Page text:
Treatment Plant Performance


Design Criteria

ContaminantDesign Average (Daily)Wet Weather Peak (Daily)
BOD91,300 lbs.
SS91,300 lbs.
TKN2,510 lbs.
  • MGD - Million Gallons per Day
  • BOD - Biochemical Oxygen Demand
  • SS - Suspended Solids
  • TKN - Total Kjeldahl Nitrogen (Organic Nitrogen + Ammonia)

Effluent Requirements

BOD10 mg/L
SS10 mg/L
NH3< 3.1 mg/L
pH6 - 9
E. Coli126 Daily
Oil and GreaseMonitoring Only

Average Effluent Water Quality for 2021

ContaminantTesting Result
BOD 6 mg/L
SS 3 mg/L
NH3 .48 mg/L
pH (median)7.3
E. Coli 4.9/100 mL
Whole Effluent Toxicity TestPassed
Total Phosphorus0.38 mg/L

Charts & Terms


Industrial and residential wastewater flowing into the SW Wastewater Plant.  


Fully treated influent flowing from the SW Wastewater Plant to Wilson's Creek.

% Removal of Influent Loading

SW Clean Water Plant is required to have a minimum of 85% removal efficiency on a 30 day average of BOD, TSS, and Ammonia.


Loading in parts per million (ppm) for influent/effluent:

Biochemical Oxygen Demand (BOD)

Measure of the amount of oxygen required to biologically stabilize a waste stream.  NPDES Permit limit for Effluent is 10 mg/L.   

Total Suspended Solids (TSS)

The amount of insoluble solids floating and in suspension in the wastewater.  NPDES Permit limit for Effluent is 15 mg/L.

Ammonia (NH3-N)

A government regulated nutrient which requires removal to prevent degradation of receiving stream.  NPDES Permit limit for Effluent 1.3 mg/L seasonally. 

Total Phosphorus (TP)

Essential chemical element and nutrient for life forms.  TP is a Government regulated nutrient which requires removal to prevent degradation of receiving streams.  NPDES Permit limit for Effluent is 0.5 mg/L.

Escherichia Coliform (E. Coli)

A genus and species of the fecal coliform bacteria group.  E.Coli is present in the intestines of warm-blooded animals and humans.  NPDES Permit limit for Effluent is 126 coli/100 mL  As of October 2014 the SW Plants NPDES permit changed to monitoring Escherichia Colifom.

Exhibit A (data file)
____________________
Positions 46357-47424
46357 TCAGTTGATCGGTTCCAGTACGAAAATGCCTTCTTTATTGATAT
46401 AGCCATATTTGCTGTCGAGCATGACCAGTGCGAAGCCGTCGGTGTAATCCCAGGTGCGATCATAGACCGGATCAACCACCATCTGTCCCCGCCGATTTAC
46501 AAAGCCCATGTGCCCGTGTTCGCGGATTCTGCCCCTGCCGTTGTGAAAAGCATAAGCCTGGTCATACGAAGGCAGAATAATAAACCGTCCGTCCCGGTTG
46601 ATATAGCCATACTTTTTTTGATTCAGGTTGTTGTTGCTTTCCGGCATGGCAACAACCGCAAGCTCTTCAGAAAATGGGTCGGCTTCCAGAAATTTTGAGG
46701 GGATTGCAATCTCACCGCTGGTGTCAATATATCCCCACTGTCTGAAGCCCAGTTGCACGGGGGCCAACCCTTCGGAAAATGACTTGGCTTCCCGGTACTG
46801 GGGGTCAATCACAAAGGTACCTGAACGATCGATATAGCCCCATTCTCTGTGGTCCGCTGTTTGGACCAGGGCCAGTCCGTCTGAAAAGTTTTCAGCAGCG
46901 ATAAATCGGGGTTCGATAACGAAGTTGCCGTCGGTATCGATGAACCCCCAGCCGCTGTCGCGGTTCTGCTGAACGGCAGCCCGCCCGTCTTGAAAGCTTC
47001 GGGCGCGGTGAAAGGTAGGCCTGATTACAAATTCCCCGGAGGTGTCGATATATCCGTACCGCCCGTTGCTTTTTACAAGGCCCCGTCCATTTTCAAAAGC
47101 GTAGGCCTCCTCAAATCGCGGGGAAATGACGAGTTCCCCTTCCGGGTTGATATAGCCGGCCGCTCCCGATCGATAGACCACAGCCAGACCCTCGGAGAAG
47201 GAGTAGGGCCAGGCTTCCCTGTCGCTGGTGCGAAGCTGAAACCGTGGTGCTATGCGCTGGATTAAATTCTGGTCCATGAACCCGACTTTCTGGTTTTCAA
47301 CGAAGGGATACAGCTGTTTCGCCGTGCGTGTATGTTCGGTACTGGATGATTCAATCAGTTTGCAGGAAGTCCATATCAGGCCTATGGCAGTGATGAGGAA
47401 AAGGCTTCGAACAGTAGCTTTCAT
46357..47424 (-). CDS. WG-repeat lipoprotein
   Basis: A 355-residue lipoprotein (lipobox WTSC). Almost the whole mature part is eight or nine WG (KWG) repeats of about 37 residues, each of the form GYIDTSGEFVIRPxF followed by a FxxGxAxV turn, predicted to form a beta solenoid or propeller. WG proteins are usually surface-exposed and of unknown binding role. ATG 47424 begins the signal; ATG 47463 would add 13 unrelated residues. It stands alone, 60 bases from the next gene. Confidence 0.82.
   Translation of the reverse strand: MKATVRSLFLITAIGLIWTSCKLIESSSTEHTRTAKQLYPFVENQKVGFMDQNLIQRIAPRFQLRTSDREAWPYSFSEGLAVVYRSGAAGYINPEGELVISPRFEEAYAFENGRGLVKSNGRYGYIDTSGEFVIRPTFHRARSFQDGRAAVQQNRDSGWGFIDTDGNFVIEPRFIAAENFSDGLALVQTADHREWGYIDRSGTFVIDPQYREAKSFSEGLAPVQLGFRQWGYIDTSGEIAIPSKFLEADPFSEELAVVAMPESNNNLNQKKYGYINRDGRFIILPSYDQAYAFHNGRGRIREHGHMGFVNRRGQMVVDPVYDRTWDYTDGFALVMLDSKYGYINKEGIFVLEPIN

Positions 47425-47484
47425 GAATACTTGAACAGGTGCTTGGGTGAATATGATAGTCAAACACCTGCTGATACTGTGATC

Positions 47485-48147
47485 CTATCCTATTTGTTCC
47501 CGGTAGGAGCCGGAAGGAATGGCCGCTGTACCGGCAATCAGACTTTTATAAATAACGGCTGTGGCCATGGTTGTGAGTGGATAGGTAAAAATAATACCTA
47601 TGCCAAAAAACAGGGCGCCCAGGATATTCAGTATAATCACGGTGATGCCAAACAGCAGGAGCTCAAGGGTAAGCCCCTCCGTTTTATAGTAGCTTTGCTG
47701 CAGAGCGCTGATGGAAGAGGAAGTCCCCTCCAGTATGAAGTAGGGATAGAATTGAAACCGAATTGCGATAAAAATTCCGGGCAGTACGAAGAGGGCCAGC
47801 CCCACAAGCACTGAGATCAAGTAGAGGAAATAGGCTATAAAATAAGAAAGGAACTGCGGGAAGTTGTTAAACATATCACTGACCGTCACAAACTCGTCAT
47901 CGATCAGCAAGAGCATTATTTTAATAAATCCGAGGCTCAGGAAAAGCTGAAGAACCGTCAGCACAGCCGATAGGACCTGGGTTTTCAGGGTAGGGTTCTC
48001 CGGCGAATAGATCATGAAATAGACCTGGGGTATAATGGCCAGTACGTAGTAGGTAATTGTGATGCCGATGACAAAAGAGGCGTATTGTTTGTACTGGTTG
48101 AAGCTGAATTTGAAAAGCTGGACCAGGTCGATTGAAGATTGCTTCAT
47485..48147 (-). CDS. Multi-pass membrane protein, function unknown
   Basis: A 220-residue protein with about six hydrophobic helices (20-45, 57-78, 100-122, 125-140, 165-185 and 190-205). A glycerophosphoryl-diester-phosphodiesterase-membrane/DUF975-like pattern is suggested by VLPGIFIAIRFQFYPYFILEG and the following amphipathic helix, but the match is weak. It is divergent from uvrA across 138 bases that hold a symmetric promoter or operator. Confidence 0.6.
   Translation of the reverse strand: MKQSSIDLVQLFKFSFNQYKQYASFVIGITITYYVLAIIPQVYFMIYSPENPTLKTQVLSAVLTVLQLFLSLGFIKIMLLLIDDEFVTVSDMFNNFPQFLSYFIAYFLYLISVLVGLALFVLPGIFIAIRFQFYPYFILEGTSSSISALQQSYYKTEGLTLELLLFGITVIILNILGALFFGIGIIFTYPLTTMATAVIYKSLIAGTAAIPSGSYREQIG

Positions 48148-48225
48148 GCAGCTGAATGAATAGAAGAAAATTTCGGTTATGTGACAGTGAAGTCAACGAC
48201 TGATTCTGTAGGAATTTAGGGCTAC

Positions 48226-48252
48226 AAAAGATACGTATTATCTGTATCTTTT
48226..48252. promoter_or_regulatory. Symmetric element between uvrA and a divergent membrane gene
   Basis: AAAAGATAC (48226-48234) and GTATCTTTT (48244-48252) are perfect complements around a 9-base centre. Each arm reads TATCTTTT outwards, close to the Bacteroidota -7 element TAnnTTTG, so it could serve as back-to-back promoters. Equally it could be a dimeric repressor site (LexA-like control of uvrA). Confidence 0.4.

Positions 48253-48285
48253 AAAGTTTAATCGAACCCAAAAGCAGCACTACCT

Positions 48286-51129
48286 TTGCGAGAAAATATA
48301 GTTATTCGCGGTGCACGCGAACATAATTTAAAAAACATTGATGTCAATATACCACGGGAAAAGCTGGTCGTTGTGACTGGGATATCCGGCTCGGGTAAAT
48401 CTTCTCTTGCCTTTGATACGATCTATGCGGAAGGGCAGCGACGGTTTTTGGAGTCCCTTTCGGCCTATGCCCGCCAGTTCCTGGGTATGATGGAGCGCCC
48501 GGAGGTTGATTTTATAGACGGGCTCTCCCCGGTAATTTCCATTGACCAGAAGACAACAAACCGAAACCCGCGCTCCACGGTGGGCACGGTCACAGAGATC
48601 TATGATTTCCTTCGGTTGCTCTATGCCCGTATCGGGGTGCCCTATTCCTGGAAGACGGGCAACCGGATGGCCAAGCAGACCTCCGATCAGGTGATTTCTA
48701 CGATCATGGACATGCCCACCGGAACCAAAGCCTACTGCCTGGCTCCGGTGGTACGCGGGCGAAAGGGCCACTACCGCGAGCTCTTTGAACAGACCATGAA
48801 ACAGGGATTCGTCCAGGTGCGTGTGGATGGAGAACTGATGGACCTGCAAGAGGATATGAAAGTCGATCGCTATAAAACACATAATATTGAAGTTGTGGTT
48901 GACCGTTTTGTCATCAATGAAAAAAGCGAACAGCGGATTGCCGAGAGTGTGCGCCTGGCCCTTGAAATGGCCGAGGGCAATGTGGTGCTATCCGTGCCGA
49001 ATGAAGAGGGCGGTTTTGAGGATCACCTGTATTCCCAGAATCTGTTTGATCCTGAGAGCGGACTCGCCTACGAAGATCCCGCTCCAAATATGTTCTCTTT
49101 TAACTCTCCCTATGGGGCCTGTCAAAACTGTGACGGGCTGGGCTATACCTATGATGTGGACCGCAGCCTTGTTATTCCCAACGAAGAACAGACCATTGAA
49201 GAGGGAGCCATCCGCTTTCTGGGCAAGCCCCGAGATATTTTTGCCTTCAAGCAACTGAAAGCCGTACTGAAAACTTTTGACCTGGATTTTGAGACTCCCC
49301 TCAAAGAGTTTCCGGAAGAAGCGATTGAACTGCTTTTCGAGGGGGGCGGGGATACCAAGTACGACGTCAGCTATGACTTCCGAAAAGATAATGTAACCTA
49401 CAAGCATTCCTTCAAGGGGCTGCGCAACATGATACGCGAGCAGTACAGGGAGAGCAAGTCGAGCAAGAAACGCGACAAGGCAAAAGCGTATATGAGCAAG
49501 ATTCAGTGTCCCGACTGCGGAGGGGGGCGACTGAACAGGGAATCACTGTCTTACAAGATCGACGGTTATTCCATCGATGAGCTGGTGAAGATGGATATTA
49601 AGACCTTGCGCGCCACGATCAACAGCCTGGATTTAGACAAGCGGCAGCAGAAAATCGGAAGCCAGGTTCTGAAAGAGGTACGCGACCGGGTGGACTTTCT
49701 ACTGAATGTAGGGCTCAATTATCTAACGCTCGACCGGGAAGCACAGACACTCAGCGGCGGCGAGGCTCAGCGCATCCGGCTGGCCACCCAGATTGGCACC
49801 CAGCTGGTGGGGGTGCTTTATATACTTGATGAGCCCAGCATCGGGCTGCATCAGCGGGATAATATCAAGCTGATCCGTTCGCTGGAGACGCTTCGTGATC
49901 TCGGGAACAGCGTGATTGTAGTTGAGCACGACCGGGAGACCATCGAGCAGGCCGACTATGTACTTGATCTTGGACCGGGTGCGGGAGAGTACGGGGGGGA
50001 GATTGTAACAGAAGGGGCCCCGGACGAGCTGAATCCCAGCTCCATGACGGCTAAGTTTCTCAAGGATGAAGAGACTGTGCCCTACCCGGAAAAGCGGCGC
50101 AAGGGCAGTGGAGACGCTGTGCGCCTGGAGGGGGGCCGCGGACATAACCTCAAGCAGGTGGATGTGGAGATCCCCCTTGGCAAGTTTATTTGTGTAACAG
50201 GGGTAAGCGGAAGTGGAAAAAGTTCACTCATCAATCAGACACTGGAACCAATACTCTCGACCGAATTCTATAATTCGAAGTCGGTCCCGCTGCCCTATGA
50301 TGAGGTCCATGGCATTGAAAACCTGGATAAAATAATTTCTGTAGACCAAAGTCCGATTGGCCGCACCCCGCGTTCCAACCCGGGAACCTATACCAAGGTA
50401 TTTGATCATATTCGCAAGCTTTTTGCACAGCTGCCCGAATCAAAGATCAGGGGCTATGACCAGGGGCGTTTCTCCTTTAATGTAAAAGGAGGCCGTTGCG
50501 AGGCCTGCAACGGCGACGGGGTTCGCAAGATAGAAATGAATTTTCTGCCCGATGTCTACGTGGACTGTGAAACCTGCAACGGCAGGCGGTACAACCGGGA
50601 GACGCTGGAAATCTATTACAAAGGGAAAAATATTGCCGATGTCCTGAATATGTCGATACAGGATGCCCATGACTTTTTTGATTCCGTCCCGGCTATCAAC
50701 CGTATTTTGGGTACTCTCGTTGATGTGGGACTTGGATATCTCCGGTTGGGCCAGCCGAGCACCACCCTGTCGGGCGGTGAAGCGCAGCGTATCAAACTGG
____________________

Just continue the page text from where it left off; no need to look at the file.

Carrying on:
Per- and Polyfluoroalkyl Substances 

Sludge Volume Index, Food / Microorganism Ratio & Sludge Retention Time

Sludge Volume Index, Food / Microorganism Ratio, and Sludge Retention Time are used in conjunction to assure the proper function of the activated sludge process.

Sludge Volume Index

The Sludge Volume Index (SVI) is the ratio of volume of sludge to settling quality. SVI is an indication of the density the settled sludge attains in a 30 minute settling test. A low number (100 to 200) indicates good settling and shows the process is working properly. A high number (>500) indicates poor settling and shows the process may need adjustment.

Food / Microorganism Ratio

Food / Microorganism Ratio (F/M) is a measure of the amount of food material (organic material in the wastewater) available to the activated sludge microorganisms. The plant processes function best when the amount of food is balanced with the amount of microorganisms. Either too much food or not enough will cause poor plant performance.

A high rate process would require a high food to microorganism ratio (>0.5). This requires a fairly constant food rate and is more prone to upsets. A conventional rate process requires a midrange F/M ratio (0.25 to 0.5). Conventional rate processes take food rate changes better and are easier to control. Extended aeration processes require a F/M in the range of 0.05 to 0.1. They are relatively simple to operate and even less prone to upsets. The NW Treatment Plant is a modified Extended aeration process. The process is regulated to keep the ratio in the range of 0.09 to 0.15.

Sludge Retention Time

Sludge retention time (SRT) is the average number of days microorganisms are kept in the activated sludge process before they are removed for beneficial reuse. The plant processes work best at the proper SRT. The plant is designed to operate in a range of 10 to16 days.

Additional Charts

Plant Effluent 2016

Southwest Clean Water Plant National Pollution Discharge Elimination System Permit Compliance

Municipal wastewater treatment plants buffer the natural environment from the wastewater generated in urban areas.  Uncontrolled the wastewater would degrade the water, land, and air on which we depend.  Strict government agencies and regulations, followed by the City of Springfield's Waste Water Treatment Plants, ensure the safe treatment and disposal of wastewater and biosolids.  The City of Springfield is committed to protecting the water quality of the Ozarks for many generations to come.  The SWCWP is an award winning facility for it high quality of treatment it provides.  It has received its Platinum 8 NACWA Award for zero NPDES violations for the 8th consecutive year.

  • Governed by Environmental Protection Agency (EPA) and Missouri Department of Natural Resources (MoDNR) through the Clean Water Act
  • National Pollutant Discharge Elimination System (NPDES) permit compliance program
  • SW Waste Water Treatment Plant NPDES permit


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